jleonard

RIP John Leonard

If the reviews are read, it is by those who seek a confirmation, either of their own gut reaction to a new sit-com or of a suspicion that you are a jerk. You can no more review TV according to agreed-upon criteria than you can review politics or sports or old girl friends — or compile a mobile history of the infinite. The lout on the next barstool also considers himself an expert; “Seen in this matter,” says Borges, “all our acts are just, bt they are also indifferent. There are no moral or intellectual merits.” Less attention was paid in March of 1972 to Senator John Pastore’s hearings on the impact of televised violence than was paid to spring-training baseball.

However, the consolations made up for the desperations. (A) You are being paid to watch television, which means that you don’t have to apologize what all your friends do secretly and feel guilty about. (B) It is something you can actually do with your children, instead of reading Babar aloud for the 157th time or running a staple through your thumb. And (C) being powerless is liberating. You can say what you want about the play and the actors; it won’t close, and they won’t be fired, on your account. Since television is about everything, you can review everything. Attention may not be paid, but hostilities will be projected, and you’ll be the healthier for the projecting of them, even if your society is not. As Borges put it, “We took out our heavy revolvers (all of a sudden there were revolvers in the dream) and joyfully killed the Gods.”

– John Leonard, This Pen for Hire (1973)

John Leonard is dead. He was 69. Aside from serving as editor of the New York Times Book Review (back when it actually meant something) during its glory years between 1971 and 1975, Leonard contributed a monthly books column for Harper’s and served as television critic for New York Magazine.

Leonard was one of the last old-school greats, and one of the people I looked to in developing my own critical voice. (When I was commissioned to write a books column for the decommissioned 02138, John Leonard was one of my key models.) He wrote honestly and passionately about literature, was not afraid to take prisoners, was inclusive of genre and translated titles. When I plunged into his pre-NYTBR work for the first time some years ago (namely through the above-referenced quote), I was stunned to see how wonderfully feral and sensible he was. I’m convinced that if Leonard had started writing a decade ago, he probably would have been a litblogger. In the last two decades, Leonard had calmed down a bit, refraining from some of his take-no-prisoners pieces. As he explained at a BEA panel a few years ago, if he didn’t like a book, he wouldn’t write about it. He wanted to continue the conversation.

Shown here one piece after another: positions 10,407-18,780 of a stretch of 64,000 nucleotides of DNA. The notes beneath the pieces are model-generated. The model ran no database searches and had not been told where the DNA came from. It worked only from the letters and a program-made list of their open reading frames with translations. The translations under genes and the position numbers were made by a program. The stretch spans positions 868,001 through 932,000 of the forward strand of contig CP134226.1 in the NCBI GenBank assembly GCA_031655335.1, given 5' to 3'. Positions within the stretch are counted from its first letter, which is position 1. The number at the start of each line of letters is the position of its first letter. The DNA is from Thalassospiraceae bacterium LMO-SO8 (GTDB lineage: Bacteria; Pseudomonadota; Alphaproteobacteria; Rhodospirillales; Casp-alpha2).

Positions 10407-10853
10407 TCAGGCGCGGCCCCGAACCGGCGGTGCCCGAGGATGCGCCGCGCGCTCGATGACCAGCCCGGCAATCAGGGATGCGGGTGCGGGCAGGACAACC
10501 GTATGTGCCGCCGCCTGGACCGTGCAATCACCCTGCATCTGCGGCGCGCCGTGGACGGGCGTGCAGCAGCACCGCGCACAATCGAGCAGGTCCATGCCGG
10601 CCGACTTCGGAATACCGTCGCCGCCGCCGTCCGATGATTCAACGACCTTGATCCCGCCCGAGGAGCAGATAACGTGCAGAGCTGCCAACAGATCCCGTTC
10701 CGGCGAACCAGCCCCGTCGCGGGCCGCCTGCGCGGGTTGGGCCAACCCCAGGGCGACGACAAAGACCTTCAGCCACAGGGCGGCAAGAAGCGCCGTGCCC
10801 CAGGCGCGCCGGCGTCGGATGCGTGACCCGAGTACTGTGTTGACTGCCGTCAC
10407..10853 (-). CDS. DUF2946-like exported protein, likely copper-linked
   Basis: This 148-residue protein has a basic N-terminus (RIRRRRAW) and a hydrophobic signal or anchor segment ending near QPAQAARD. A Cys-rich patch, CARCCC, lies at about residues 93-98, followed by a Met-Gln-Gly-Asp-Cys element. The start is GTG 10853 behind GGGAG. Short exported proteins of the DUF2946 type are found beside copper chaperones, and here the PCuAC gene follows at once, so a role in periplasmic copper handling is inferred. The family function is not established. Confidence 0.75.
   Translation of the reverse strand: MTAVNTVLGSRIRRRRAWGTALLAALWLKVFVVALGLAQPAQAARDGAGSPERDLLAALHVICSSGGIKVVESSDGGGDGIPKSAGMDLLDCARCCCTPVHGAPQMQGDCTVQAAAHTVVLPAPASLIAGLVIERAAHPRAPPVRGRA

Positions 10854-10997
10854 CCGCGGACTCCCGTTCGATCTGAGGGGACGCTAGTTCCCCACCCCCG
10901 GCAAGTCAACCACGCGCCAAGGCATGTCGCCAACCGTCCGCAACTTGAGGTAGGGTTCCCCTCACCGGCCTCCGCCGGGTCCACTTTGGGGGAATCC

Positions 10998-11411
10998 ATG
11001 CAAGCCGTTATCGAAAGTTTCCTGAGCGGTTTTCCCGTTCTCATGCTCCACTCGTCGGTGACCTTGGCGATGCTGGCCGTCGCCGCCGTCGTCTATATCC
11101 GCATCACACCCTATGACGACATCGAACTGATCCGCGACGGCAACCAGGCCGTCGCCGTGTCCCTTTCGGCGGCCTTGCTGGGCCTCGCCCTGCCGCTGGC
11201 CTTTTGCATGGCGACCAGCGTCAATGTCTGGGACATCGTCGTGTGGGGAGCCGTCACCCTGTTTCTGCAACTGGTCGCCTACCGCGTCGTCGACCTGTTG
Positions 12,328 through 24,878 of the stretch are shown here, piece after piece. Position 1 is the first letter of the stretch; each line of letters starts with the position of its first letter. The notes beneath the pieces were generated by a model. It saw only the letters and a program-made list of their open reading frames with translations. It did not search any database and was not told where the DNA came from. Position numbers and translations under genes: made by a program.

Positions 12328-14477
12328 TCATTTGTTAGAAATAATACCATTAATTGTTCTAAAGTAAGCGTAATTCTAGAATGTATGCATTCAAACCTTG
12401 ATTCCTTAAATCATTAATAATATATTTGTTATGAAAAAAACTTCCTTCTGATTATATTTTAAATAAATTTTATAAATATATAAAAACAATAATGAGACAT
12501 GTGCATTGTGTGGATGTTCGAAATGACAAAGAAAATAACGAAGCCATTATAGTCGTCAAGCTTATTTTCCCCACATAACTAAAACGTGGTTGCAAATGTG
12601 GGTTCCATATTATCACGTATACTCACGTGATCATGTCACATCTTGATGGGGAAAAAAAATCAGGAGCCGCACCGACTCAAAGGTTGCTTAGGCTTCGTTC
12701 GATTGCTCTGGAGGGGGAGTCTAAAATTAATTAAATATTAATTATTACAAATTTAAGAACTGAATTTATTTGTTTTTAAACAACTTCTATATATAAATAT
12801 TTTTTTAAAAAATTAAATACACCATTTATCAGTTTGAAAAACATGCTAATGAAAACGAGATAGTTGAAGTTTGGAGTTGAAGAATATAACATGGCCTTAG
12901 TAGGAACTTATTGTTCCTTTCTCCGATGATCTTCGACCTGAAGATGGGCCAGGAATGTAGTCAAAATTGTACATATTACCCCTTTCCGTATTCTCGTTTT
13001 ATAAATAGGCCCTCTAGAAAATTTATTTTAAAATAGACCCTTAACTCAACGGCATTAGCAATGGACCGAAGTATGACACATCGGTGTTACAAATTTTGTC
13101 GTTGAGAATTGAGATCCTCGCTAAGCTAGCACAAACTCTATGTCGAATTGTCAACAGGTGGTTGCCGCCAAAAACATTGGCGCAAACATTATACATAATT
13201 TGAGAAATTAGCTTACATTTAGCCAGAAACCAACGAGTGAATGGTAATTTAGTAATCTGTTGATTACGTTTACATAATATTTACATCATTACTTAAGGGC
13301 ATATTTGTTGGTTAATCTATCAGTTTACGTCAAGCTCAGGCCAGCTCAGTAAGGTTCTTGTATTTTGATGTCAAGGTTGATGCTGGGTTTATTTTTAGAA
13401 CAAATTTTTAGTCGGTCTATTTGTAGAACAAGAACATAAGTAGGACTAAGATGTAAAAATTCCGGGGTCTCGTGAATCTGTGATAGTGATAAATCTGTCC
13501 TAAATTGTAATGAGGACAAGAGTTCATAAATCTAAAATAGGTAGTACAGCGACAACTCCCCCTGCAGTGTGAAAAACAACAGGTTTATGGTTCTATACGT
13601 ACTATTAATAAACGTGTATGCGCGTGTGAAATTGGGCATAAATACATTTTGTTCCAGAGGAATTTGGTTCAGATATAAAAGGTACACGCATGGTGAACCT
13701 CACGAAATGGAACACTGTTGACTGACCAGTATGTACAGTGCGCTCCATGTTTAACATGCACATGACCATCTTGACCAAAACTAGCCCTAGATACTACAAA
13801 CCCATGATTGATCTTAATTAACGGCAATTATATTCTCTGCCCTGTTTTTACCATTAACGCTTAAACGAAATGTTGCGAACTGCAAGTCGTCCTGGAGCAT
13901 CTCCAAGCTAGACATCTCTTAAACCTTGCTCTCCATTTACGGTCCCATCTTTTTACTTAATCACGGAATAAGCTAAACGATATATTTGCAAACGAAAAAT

I had the good fortune of meeting Leonard just before this panel. Only an hour before, my bald pate had collided with a STOP sign, prompting considerable blood and a trip to Duane Reade. With a gargantuan bandage on my head, I looked something like an escaped mental patient. Leonard didn’t bat an eye. I thanked him for his years at the NYTBR, which I had read on microfilm as an undergrad. Leonard then told me that he read my site daily, and liked the work I was doing. When I asked him if he saw any comparisons between the ongoing print-digital debate and his early career as a journalist, he beamed up, “Oh yeah! This is nothing new. They said the same thing about the alt-weeklies, and look where they are today.” In an interview with Meghan O’Rourke, Leonard said, “Reviewing has all become performance art; it’s all become posturing. It’s going to have to be the lit blogs that save us. At least they have passion.”

It’s difficult to imagine a literary world without John Leonard. He was the rarest of critics: a sharp, populist-minded essayist with an open mind writing beautifully without fear.

More Tributes: Scott McLemee, Sarah Weinman, Emily Gordon, Hillary Frey, Jason Boog, and Mark Lotto.

See Also: Studs Terkel on John Leonard, Leonard archive at New York, Leonard archive at New York Review of Books, Leonard archive at The Nation, Leonard’s introduction to Paradise Lost, Leonard’s early championing of Toni Morrison, Leonard on Lethem, and Bill Moyers interview.

Also: A must-read autobiographical account of Leonard fighting for journalistic ethics as editor of the New York Times Book Review.

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3 Comments

  1. So, who do you think is worth reading today?

  2. Hey Ed, Harper’s has unlocked their archives and made all Leonard’s reviews open:

    http://www.harpers.org/archive/2008/11/hbc-90003811

  3. All the wrong people are dying. Thompson, Mailer, now Leonard.

    In his review of Joan Didion’s The Year of Magical Thinking, Leonard gave us a personal glimpse of what he called “a fact to which we can’t ascribe a meaning,” i.e., death, adding that for “those of us for whom this life is it, these moments all the more precious because they are numbered, after which a blinking out as the black accident rolls on in particles or waves; those of us who have spent our own time in the metropolitan hospital Death Care precincts, wondering why they make it so hard to follow the blue stripe to the PET scan, especially since we would really prefer never to arrive, to remain undisclosed; those of us who sit there with Didion in our laps at the oncologist’s cheery office, waiting for our fix of docetaxel, irinotecan, and dexamethasone, wanting more Bach and sunsets.”

    I wish that Leonard had had time for more Bach, more sunsets, but I’m grateful that he’s left us with a body of work in which his distinctive and irreplaceable voice continues to amuse, instruct, and inspire.

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